Monday Roundup

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Becker’s Health IT offers 20 bold health IT predictions for the next five years. Here are the FEHBlog’s favorites:

1. Joel Klein, MD. Senior Vice President and CIO of University of Maryland Medical System (Baltimore): I think at least half of all healthcare in America will be virtual within five years. There are two barriers:

• Payers. They might pay less but if they pay enough, it will be enough. If we can figure out how to solve emergency department visits with widespread, cost effective on-demand care, that will make a difference.
• ‘But I want to see my doctor.’ That might be true for some things, but the convenience factor (especially for tertiary care… especially for millennials…) once you really start doing it overwhelms most of the physical presence upsides.

Edward Lee, MD. CIO of The Permanente Federation (Oakland, Calif.): In five years, physicians will no longer need to manually document their notes into the EHR. Instead, artificial intelligence will capture all the pertinent information from the patient-physician encounter. This will enable physicians to spend quality time with their patients instead of worrying about writing their notes or placing orders in a computer system. Joy and meaning for physicians will increase, physician burnout will decrease, and above all, patient care will improve.

Michael Pfeffer, MD. Assistant Vice Chancellor and CIO of UCLA Health: Health IT will enable each patient to have a unified, interactive view of their health information regardless of place of care or type of clinical data (i.e. phenotypic, genomic, imaging). AI-based apps will help make sense of their data, taking into account social determinants of health and potential health disparities to improve health equity and health literacy. This intelligence will be paired with personal health preferences and data on health provider quality, access, pricing and satisfaction to help patients make truly informed decisions about their care.

Fierce Biotech reports that “Just under a week after it stopped its key phase 3 pandemic vaccine test [due to a safety concern], AstraZeneca and the University of Oxford have been given the green light to restart in the U.K.” What’s more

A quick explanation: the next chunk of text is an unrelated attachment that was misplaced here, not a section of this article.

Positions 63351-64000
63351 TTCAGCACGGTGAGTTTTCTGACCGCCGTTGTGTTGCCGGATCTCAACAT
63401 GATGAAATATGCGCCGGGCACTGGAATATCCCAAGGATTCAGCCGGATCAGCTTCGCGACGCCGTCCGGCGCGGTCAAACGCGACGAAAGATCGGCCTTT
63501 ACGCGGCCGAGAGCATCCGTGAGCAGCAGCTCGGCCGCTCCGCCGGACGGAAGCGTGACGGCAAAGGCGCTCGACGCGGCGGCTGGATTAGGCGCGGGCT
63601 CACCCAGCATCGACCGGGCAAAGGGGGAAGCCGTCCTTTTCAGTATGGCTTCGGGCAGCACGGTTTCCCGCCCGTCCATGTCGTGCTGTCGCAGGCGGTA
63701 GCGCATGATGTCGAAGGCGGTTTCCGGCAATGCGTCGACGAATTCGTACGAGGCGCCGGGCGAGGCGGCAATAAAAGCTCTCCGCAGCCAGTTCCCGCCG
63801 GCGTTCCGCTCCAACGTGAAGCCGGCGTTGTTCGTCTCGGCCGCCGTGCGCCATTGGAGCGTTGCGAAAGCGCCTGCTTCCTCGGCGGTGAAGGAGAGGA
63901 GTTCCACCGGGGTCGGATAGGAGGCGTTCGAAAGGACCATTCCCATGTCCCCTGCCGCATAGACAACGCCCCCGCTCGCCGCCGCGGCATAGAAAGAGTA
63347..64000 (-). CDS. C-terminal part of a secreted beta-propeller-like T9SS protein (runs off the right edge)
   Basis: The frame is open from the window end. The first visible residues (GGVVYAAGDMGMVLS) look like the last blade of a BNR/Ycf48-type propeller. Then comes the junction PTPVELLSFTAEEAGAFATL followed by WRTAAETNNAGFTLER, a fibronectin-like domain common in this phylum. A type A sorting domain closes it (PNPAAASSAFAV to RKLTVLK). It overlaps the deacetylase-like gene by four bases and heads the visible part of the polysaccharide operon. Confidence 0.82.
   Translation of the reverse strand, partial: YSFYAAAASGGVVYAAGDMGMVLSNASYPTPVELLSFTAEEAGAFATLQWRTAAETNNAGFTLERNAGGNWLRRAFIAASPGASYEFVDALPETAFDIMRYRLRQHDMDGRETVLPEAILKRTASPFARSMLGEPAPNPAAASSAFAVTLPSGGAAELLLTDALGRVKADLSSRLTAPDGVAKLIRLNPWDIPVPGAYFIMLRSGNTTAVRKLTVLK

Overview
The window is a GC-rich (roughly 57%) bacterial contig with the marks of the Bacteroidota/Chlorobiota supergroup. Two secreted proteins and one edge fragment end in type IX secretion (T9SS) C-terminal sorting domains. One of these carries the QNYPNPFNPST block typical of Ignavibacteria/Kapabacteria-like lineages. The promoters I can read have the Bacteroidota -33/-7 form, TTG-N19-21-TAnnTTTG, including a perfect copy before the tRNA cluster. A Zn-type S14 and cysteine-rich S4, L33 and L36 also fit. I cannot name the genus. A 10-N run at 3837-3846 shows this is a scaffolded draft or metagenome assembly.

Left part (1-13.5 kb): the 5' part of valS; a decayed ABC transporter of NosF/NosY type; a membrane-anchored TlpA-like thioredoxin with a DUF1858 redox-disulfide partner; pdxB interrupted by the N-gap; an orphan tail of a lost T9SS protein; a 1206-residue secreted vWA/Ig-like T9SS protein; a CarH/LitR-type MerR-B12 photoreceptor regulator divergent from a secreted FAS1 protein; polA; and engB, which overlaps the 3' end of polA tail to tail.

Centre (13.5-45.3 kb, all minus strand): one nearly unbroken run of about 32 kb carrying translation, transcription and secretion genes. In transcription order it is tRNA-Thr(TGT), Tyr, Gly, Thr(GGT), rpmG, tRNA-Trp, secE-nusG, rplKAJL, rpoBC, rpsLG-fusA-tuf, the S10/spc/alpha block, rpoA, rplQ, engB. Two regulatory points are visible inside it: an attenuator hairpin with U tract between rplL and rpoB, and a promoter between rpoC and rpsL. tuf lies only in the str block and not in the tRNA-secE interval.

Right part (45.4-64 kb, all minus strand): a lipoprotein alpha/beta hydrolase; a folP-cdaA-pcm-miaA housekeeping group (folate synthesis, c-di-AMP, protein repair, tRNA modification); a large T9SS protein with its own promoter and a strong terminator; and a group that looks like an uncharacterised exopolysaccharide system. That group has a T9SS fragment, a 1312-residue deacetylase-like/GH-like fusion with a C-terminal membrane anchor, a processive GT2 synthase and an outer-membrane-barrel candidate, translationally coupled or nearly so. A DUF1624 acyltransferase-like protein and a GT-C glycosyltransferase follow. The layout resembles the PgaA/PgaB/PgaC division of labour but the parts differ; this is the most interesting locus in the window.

While AZ and Oxford have been highlighted as [COVID-19 vaccine] race leaders, so too have Pfizer and BioNTech, which said they now want to boost their phase 2/3 trial for one of their five mRNA vaccines, BNT162b2, from around 30,000 to 44,000.

Also over the weekend, the companies said they have asked the FDA for the extra participants in order to include a broader patient population and with plans to include adolescents as young as 16 and people with chronic, stable HIV (human immunodeficiency viruses), hepatitis C or hepatitis B infection to “provide additional safety and efficacy data.”

It said it’s on track to hit its original target of 30,000 patients this week; despite wanting more people, Pfizer said in a statement that it was still on course to deliver data by the end of next month.

CVS Health announced last week that in response to demand created by children returning to school, it has made “children age 12 years and older eligible for testing at the more than 2,000 test sites located at select CVS Pharmacy drive-thru testing locations, starting last Friday, September 11.”

In other news

  • The Washington Post reports that commuting in the Washington DC metropolitan area may not be back to normal until next summer.

Some 430 employers representing about 275,000 workers in the greater-Washington region — stretching from Baltimore to Richmond — participated in the survey conducted Aug. 10 to 28. Their responses offer a snapshot of what companies are thinking as they weigh resuming in-office operations.
A clear majority of Washington-area employers said they are adopting a phased approach to returning to the office, although many said they remain uncertain about the timing of that return. A third of the region’s employers said they don’t know whether they will have their workers back on site by next summer.

  • Govexec.com reports that “The Office of Personnel Management issued a proposed rule [today] that would enable federal agencies to appoint employees in STEM jobs, or positions on temporary or new projects or organizations, for a decade. OPM said the change would give agencies more flexibility when tackling long-term science, technology, engineering and mathematics projects and other non-permanent work. Current regulations require agencies to get special permission from OPM to keep any term employee on staff for longer than four years.” The public comment deadline is November 10, 2020.
  • The House Oversight and Reform subcommittee on government operations held a postal update hearing today. It turns out that the subcommittee’s objective was to be to call the Postmaster General’s qualifications into question. A bipartisan Postal Service Board of Governors selects the Postmaster General, rather than following the usual Presidential appointment followed by Senate confirmation route.

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